You have only observed your animal. You have only observed the animal in a confined space and most likely showing signs of distress or behavioral problems. But you interpreted it as normal because that is all you know. You haven’t seen mice in appropriate sized cages. You haven’t seen ferrets in appropriate cages. You haven’t seen a rat who is happy.
Not only that but you are not qualified to make decisions about an animals mental health unless you yourself have researched their body language and spent time (not years, but at least enough time to be well-learned) studying it to understand it competently and be able to accurately interpret it.
Because I can tell you literally every single person who has come into work and seen a mouse or hamster doing backflips starts LAUGHING HYSTERICALLY because they think the mouse/hamster is playing.
That means adults, young adults, teenagers, kids, EVERYONE thought it was a happy little animal jumping for joy when in actuality it was an animal so confined that it was literally going insane.
Mice need to burrow, climb, forage, run, and play. Chinchillas need to jump, run, forage, and play. Rats need a LOT of play. Ferrets need EVEN MORE. These animals are more complex than you think, and that “starter kit” you just bought at the pet store is not going to cut it. So please, if you find yourself in a situation where you already have one of these animals or plan on getting one, give these sites a good read. (note: even some of these sites do not give out proper cage size information! It just goes to show how common of a problem it is)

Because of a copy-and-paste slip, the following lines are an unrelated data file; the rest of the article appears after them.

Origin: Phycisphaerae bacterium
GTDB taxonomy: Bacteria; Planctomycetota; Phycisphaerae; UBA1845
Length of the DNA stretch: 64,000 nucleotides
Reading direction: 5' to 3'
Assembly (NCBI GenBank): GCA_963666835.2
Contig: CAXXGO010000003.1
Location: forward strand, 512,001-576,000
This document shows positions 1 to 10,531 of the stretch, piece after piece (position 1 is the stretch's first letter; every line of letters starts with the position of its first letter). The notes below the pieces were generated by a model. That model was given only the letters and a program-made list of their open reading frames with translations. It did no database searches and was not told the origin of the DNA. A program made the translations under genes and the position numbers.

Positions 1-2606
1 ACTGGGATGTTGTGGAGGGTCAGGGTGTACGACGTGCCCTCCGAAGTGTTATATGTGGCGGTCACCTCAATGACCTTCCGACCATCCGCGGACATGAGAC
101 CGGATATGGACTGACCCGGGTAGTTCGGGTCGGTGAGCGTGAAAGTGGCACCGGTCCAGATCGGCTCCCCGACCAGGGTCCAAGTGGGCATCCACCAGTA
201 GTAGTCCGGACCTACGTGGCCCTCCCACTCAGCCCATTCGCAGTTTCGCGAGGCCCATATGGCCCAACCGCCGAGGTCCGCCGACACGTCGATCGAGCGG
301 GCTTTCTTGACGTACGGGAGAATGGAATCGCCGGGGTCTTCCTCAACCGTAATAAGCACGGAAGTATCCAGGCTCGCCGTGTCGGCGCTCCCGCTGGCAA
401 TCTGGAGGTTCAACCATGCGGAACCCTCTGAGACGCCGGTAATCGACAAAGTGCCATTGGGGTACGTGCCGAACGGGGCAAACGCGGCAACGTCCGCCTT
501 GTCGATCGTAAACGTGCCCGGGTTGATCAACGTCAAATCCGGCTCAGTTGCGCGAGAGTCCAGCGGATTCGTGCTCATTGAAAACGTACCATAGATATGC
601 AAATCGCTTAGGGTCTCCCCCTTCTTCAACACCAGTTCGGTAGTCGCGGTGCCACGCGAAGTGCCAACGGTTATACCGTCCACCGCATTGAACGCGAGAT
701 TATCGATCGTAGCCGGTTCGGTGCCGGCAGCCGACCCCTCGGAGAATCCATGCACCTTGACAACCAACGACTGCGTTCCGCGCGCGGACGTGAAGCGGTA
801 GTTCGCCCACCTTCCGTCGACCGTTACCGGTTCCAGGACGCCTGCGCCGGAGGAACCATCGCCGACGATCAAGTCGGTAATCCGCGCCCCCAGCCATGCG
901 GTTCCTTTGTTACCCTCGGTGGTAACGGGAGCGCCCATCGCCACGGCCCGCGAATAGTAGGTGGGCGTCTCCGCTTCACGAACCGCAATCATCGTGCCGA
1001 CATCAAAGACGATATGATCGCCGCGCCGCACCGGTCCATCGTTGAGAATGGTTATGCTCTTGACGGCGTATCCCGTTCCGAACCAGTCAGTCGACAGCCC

serval cats are where it’s at
What is albinism?
Albinism (also called achromia, achromasia, or achromatosis) is a congenital disorder characterized by the complete or partial absence of pigment in the skin, hair and eyes due to absence or defect of tyrosinase, a copper-containing enzyme involved in the production of melanin. While an organism with complete absence of melanin is called an albino, an organism with only a diminished amount of melanin is described as albinoid.
Albinism affects people of all ethnic backgrounds; its frequency worldwide is estimated to be approximately one in 20,000. Prevalence of the different forms of albinism varies considerably by population, and is highest overall in people of sub-Saharan African descent. Most children with albinism are born to parents who have normal hair and eye colour for their ethnic backgrounds. Two parents with albinism, however, increases the probability that their children will be born with the condition.
In humans, there are two principal types of albinism; oculocutaneous, affecting the eyes, skin and hair, and ocular affecting only the eyes.
Most people with oculocutaenous albinism appear white or very pale as the melanin pigments responsible for brown, black, and some yellow colorations are not present. Because individuals with albinism have skin that entirely lacks the dark pigment melanin, which helps protect the skin from the sun’s ultraviolet radiation, their skin can burn more easily from overexposure.
Occulocutaenous albinism is generally the result of the biological inheritance of genetically recessive alleles (genes) passed from both parents of an individual, though some rare forms are inherited from only one parent. There are other genetic mutations which are proven to be associated with albinism. All alterations, however, lead to changes in melanin production in the body.